Sir Isaiah Berlin invited me to tea in Piccadilly sometime in August 1995, at the height of the 1995 heatwave. The hottest sunshine since 1659 baked London, otherwise teased by a faint breeze. We had met by chance at a late-night Stravinsky prom at the Albert Hall. The 10pm concerts, without an interval, are more intimate occasions than the main events of early evening and the programming more esoteric. We recognized each other in the uncrowded front foyer (before the 2014 makeover that installed a glass cube to the fore). Fifteen years earlier I had finally left Wolfson College Oxford where, when I began in 1974, Isaiah was its first President. It wasn’t a strong personal bond. But we had a love of Russian literature in common, and now, as was plain, a love of Russian music. Late liturgical compositions by Stravinsky drew us to West London on that balmy almost white night. ‘Otche nash’, ‘Bogoroditse devo’ and ‘Simvol’ Veri’– meaning ‘Our Father’ and ‘Virgin born of God’, and the ‘Symbol of Faith’ — were being performed for the first time at the Proms, with the BBC Symphony orchestra playing under Oliver Knussen and the BBC Singers conducted by Stephen Jackson. The first two pieces had Church Slavonic titles. Londoners had heard performances of The Requiem Canticles, in part a setting of the Catholic Requiem Mass, only three times since their composition in 1966. Isaiah had met Igor Fedorovich after being overwhelmed by a performance of The Rite of Spring and Oedipus Rex in Venice, and writing him a fan letter. That had been in September 1958, nearly forty years ago. He didn’t tell me at the time. He was never self-important.
The café was a stone’s throw from Albany, the exclusive eighteenth-century apartment block where Isaiah had a flat. I arrived by tube from south London, at 43 exactly half his age and a great deal poorer. My situation, and the appearance that reflected it, must have struck him, for he asked me what seemed at the time an unfathomable question, whether I knew what the rich did in their spare time. Played golf was the answer. And the women, after a visit to the couturier? I wondered. But we settled, over tomato juice for him (he’d been lunching elsewhere) and Earl Grey for me, into things Russian. I’d spent six weeks travelling down the river Volga in 1993. He’d gone back to St Petersburg and Moscow in 1988 and found the students ‘just the same’, meaning he could still feel the legacy of high-minded seriousness and social concern and love of art that inspired his beloved ‘Russian thinkers’ of 1838-48. His love was greater than mine and he upbraided me for calling Russia ‘incorrigible.’ ‘In what would you correct them?’ ‘The absence of reason in their philosophical tradition.’ His answer suggested I was barking up the wrong tree. But I answered that surely a modern people without a rational tradition lacked something essential. I quoted the thinker Berdyaev: ‘our intelligentsia don’t distinguish between true and false.’ I suggested that perhaps in the Soviet era the great faith in science had tried to make up the deficit though with grotesque results (like a reluctance for ideological reasons to accept the Theory of Relativity).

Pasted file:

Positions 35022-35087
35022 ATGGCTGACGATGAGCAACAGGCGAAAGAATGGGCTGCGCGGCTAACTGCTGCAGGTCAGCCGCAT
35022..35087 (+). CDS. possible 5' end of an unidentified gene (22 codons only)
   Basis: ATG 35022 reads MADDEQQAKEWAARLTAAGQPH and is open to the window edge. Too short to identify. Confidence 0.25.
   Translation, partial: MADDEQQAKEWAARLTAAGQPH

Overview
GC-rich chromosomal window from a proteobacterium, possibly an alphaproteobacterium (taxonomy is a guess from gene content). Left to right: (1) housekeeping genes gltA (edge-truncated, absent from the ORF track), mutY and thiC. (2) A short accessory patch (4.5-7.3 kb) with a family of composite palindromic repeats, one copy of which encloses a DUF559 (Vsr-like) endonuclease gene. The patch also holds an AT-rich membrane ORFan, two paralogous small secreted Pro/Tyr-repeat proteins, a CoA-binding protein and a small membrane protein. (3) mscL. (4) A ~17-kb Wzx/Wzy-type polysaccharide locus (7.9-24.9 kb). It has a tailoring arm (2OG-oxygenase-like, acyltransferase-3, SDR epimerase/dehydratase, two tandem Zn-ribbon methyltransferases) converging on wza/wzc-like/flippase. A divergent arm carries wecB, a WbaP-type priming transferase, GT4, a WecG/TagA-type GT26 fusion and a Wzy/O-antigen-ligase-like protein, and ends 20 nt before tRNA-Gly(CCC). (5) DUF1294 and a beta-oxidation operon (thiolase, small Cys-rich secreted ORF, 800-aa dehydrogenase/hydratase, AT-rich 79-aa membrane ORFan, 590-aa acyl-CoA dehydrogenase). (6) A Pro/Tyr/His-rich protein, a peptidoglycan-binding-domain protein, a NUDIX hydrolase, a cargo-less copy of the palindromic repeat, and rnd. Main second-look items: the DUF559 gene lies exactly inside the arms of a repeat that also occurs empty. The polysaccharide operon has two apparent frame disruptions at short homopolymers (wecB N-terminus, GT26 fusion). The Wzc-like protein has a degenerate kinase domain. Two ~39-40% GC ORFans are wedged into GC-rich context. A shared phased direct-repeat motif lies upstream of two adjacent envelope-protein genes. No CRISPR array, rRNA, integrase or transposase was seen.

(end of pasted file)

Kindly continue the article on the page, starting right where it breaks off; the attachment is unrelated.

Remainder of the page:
The conversation struggled a bit, but it nose-dived when I mentioned someone else I’d had tea with recently, the philosopher Roger Scruton.